A collection of more than 50 tribes with different traditions, customs and languages, the Nuba live peacefully among themselves and know no discrimination of class or religion. Christianity, Islam and older, animist religions are all accepted and often found within a single family. Kuwa is Moslem, his wife Christian; their children will decide for themselves. "Inter-marriage between Moslems and Christians is permitted and anyone who preaches or agitates against it shall be disciplined," Nuba religious leaders declared last December at the end of a four-day religious dialogue conference held in the mountains after reports that some preachers had been making "divisive" noises. The conference also asserted that "all people have the freedom to practice games and leisure, including dancing and the consumption of alcohol, without undermining community values." To the fundamentalists in Khartoum, such a doctrine is anathema, but the Nuba are proud of their tolerance.

"We want to show the world that the Islam in the Nuba mountains is the true Islam," Kuwa told a cheering crowd after paying his respects to Christian leaders on the Moslem feast of Eid al-Adha. "God created us all. We are fighting for the freedom of every man, for every man to be free to worship as he chooses." Later, over a meal of roast pork and locally-brewed beer - merissa - that illustrated the Nuba's attachment to the spirit rather than the letter of Islam, he said: "I like the way our people have taken Islam, marrying it with local beliefs. The Arabs say if you drink you will get drunk and commit all the sins. But killing and stealing are not part of our culture, even though our social life is built on merissa."

Unfortunately, for the past decade killing has been increasingly hard for the Nuba to avoid. War first came to the mountains in 1985, two years after the SPLA uprising began; then, in 1992, the fundamentalist generals in Khartoum declared a jihad against the Nuba, and the fighting intensified. Today, cut off both from the rest of the country and from international aid, this tolerant, long-suffering region has been reduced to a shell. Many Nuba have fled, for survival, to the various garrison towns that government forces have set up in the region, drawn by the availability of international aid there. Others have been burned out of the mountains and driven at gun-point into "peace camps". Today, fewer than a quarter of an estimated 1.5 million Nuba remain in the rebel-controlled mountains, stubbornly defending their heterogeneous, non-Arab culture against a regime determined to remake Sudan in its own conformist, extremist, image.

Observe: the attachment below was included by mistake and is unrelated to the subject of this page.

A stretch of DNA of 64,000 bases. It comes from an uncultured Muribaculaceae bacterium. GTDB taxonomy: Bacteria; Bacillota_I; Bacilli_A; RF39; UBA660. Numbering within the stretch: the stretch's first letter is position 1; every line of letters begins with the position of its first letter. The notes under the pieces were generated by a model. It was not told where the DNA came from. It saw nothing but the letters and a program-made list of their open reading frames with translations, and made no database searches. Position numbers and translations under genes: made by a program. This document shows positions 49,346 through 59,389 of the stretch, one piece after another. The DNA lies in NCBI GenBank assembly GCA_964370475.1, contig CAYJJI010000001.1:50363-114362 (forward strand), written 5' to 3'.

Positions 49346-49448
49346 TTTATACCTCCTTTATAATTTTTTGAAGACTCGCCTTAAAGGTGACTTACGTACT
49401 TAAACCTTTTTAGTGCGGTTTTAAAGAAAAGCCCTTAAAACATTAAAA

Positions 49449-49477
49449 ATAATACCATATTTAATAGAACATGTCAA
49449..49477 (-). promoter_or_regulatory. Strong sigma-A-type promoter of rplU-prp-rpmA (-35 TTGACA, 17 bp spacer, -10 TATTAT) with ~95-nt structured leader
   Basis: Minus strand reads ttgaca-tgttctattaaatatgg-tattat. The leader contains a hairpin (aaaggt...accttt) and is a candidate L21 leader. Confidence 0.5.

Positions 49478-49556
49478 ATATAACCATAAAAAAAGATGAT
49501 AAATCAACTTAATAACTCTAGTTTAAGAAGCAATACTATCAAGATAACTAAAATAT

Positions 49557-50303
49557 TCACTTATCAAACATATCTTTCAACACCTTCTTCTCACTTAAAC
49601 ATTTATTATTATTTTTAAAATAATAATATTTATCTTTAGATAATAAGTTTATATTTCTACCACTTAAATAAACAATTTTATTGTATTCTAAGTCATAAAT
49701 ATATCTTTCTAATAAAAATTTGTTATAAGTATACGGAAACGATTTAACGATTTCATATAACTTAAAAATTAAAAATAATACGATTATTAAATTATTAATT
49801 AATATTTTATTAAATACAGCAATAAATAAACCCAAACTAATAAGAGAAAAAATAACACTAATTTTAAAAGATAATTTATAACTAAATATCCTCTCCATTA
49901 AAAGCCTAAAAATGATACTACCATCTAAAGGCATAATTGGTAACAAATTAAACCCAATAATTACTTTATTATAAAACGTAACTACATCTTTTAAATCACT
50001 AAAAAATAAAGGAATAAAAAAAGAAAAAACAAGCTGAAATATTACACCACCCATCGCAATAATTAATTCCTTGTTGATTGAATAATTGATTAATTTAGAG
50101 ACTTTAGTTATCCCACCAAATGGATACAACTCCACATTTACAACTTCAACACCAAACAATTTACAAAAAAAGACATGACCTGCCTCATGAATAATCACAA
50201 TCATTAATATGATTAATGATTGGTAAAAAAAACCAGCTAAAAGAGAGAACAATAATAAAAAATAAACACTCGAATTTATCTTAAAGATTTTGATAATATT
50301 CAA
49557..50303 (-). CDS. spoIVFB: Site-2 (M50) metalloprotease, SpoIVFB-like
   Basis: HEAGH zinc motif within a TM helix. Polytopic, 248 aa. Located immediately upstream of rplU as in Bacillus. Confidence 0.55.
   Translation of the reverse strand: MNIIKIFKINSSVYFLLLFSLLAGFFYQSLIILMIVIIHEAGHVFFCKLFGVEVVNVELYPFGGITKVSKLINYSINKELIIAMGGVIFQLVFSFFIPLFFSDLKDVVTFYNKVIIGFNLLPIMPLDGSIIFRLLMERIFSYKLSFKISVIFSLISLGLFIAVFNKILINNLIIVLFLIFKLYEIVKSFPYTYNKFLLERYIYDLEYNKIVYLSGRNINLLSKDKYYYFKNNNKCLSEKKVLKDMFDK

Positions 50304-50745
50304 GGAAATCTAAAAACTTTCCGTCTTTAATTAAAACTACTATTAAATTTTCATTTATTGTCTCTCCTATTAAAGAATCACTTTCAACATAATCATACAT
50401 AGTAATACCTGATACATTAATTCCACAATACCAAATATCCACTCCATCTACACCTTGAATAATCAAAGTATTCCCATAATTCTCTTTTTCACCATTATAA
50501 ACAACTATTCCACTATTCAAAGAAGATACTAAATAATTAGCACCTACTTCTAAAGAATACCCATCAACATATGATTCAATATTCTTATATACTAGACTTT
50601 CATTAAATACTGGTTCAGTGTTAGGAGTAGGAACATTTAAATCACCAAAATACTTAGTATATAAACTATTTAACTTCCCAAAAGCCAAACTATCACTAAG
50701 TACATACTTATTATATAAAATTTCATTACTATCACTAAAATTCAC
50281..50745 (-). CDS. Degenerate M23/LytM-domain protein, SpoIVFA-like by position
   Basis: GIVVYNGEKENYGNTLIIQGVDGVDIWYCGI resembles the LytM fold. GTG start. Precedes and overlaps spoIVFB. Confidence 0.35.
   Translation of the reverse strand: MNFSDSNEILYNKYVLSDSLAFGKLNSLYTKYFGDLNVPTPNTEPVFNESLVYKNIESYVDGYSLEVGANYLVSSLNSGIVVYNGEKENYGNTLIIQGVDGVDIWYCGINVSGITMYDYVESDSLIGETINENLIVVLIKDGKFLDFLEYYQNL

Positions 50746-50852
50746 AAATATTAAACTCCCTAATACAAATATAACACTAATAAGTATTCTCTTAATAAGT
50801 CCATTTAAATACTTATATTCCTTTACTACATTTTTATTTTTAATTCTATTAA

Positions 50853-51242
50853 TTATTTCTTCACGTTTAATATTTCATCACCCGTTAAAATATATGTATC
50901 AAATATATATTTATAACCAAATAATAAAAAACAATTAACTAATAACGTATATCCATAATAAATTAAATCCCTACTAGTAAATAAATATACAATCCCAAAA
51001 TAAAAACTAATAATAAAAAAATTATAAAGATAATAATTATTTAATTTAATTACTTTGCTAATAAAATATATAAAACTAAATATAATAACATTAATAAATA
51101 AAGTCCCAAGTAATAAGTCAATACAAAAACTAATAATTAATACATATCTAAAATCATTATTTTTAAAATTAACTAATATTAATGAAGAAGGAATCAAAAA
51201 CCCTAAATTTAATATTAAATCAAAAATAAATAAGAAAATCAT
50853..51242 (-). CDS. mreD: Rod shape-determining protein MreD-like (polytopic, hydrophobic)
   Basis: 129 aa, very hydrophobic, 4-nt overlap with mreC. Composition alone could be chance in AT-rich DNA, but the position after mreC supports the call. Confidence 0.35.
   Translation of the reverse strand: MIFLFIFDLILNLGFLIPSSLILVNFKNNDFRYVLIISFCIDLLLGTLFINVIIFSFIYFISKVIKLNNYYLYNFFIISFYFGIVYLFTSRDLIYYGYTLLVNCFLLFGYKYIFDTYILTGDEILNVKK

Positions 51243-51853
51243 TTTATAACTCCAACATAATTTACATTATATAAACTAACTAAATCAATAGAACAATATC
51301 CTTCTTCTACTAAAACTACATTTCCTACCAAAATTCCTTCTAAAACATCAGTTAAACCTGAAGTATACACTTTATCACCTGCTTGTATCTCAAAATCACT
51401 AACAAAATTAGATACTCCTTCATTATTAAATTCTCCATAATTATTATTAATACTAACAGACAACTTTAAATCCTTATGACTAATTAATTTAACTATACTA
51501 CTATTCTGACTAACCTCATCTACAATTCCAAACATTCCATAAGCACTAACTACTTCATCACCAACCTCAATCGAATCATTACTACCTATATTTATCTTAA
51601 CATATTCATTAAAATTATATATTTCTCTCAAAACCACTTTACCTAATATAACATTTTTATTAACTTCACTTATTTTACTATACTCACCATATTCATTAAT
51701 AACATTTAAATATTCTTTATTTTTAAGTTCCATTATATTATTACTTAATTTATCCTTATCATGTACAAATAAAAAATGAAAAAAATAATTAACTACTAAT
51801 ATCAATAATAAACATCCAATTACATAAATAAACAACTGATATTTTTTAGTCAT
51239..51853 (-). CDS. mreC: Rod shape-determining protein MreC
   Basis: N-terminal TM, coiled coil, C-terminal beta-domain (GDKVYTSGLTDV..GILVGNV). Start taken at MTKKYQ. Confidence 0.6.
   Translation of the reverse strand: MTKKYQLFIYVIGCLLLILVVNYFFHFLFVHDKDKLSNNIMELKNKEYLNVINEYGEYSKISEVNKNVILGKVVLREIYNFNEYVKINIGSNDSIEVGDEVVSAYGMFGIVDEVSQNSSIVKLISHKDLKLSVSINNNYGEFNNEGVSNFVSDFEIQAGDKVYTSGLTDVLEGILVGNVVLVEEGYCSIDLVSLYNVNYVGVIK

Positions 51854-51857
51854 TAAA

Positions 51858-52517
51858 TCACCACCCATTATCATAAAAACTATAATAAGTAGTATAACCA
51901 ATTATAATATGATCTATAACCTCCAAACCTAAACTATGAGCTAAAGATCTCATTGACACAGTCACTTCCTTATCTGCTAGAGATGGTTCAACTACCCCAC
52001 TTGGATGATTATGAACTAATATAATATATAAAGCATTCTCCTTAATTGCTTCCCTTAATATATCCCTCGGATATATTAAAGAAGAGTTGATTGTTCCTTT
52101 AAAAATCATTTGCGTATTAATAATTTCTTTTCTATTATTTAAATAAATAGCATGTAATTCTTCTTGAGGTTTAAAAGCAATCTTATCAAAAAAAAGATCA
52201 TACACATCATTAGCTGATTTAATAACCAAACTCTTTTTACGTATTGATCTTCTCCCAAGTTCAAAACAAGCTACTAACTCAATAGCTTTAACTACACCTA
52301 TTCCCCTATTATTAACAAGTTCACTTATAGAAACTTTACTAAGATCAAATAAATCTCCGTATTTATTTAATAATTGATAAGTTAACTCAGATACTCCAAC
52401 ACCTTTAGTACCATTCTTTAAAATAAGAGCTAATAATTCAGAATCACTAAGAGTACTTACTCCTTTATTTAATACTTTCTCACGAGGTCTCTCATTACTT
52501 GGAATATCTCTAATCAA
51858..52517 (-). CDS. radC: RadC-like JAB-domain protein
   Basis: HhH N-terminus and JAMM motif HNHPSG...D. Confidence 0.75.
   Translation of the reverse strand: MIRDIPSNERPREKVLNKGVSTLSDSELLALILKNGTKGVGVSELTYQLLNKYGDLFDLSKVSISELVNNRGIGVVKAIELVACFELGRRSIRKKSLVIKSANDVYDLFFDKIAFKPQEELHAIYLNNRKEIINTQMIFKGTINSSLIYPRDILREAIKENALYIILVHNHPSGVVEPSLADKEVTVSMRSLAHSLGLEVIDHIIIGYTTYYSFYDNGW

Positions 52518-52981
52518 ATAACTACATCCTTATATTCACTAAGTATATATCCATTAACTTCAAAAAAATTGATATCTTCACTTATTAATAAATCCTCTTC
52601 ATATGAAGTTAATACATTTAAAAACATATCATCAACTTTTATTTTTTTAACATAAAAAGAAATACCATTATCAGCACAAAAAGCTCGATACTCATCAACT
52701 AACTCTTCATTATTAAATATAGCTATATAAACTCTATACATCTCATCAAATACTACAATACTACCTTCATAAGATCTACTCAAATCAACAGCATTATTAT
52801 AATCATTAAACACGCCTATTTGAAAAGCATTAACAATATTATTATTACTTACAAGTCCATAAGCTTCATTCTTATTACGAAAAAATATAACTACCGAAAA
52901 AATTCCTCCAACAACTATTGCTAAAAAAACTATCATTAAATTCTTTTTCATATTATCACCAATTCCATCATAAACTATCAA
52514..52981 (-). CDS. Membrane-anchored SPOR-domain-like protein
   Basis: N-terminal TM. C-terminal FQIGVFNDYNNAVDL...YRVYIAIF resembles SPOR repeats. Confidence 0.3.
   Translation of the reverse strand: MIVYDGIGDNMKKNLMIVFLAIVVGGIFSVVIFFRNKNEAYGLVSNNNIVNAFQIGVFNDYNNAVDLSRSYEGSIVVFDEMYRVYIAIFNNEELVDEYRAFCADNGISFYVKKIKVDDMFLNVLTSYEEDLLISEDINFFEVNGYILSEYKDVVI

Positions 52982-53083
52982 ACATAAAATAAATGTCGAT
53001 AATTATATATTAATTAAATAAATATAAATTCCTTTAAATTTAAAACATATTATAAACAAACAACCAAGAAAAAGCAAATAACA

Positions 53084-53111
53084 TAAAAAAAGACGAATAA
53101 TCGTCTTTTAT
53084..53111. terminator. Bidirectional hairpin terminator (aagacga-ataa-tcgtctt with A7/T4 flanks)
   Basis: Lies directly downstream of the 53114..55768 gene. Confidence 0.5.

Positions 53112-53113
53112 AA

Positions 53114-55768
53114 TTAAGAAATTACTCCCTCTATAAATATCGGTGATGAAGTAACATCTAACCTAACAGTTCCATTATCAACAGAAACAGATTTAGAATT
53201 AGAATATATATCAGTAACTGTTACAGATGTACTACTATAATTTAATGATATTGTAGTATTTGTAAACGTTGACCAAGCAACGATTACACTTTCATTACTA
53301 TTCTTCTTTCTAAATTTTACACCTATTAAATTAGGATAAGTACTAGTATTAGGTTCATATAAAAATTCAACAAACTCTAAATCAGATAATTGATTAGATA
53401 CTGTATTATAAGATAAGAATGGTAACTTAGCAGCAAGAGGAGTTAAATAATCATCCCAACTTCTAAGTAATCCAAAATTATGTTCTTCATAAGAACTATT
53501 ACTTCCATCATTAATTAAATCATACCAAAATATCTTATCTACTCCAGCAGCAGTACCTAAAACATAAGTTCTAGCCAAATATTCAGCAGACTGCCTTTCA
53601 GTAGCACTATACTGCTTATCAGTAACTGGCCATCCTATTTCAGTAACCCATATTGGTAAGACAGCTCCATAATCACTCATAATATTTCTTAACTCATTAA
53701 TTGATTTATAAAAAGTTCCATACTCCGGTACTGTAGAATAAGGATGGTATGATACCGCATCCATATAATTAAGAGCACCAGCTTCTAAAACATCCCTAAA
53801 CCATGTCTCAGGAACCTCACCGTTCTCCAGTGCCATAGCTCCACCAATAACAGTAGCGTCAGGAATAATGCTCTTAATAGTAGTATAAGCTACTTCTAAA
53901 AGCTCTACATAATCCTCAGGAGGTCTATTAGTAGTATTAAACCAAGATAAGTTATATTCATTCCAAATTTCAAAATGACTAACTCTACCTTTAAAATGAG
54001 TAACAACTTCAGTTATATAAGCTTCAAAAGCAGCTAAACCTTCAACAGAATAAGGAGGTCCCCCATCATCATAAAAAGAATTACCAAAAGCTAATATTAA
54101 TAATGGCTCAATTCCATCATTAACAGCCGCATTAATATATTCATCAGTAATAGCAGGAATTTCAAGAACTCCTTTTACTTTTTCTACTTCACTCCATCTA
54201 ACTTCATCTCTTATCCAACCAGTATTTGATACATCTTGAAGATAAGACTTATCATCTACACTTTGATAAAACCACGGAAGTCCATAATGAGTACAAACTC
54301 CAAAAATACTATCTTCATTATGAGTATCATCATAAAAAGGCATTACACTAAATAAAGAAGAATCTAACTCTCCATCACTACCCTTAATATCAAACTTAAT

Khalid Saleh, formerly a senior government security official in the Nuba mountains, sought asylum in Europe two years ago as a result of the atrocities he witnessed. Today he says: "The government has a policy of emptying the area and destroying the tribes so it can take over the land and the wealth of the mountains. The order given to the troops is to kill anything that is alive - to destroy the area and implement a scorched earth policy so that nothing living can exist there. The policy of the Islamic Front government in the Nuba mountains is the annihilation of the people, the annihilation of the tribes of the Nuba mountains without distinguishing who belongs to the SPLA and who is just an ordinary citizen. The 'peace camps' are like military camps: no one is allowed to go outside and men and women are separated. When there are children there is a Nuba tribe - and the government's policy is to finish the name of the Nuba."

ALREADY, much of the Nuba's past is irretrievably lost. Once there were giraffe, elephant and zebra (and, some said, the occasional winged devil) in the mountains. Today they are only shadows in the memories of old men and women. Once there was flourishing trade - and a degree of inter-marriage - with the indigenous Arabs, the Baggara. Today the few Baggara who still attempt to trade, bartering cattle for grain, risk death at the hand of government militias. Nuba markets have little to offer except dried okra, sorghum and prohibitively priced salt sold in minuscule quantities.

Once the Nuba farmed "far farms" on the plains. Today, Arab militias and merchant farmers have pushed them back to the thin soil of "near farms" in the mountains - and even these are under threat from government troops who are systematically burning villages that they cannot control. Destitute villagers who refuse to go quietly are then rounded up - "liberated", in government parlance - and taken to garrison towns and camps where privation, torture and rape are routine. Men are forced into government militias, women used as slave labour on farms.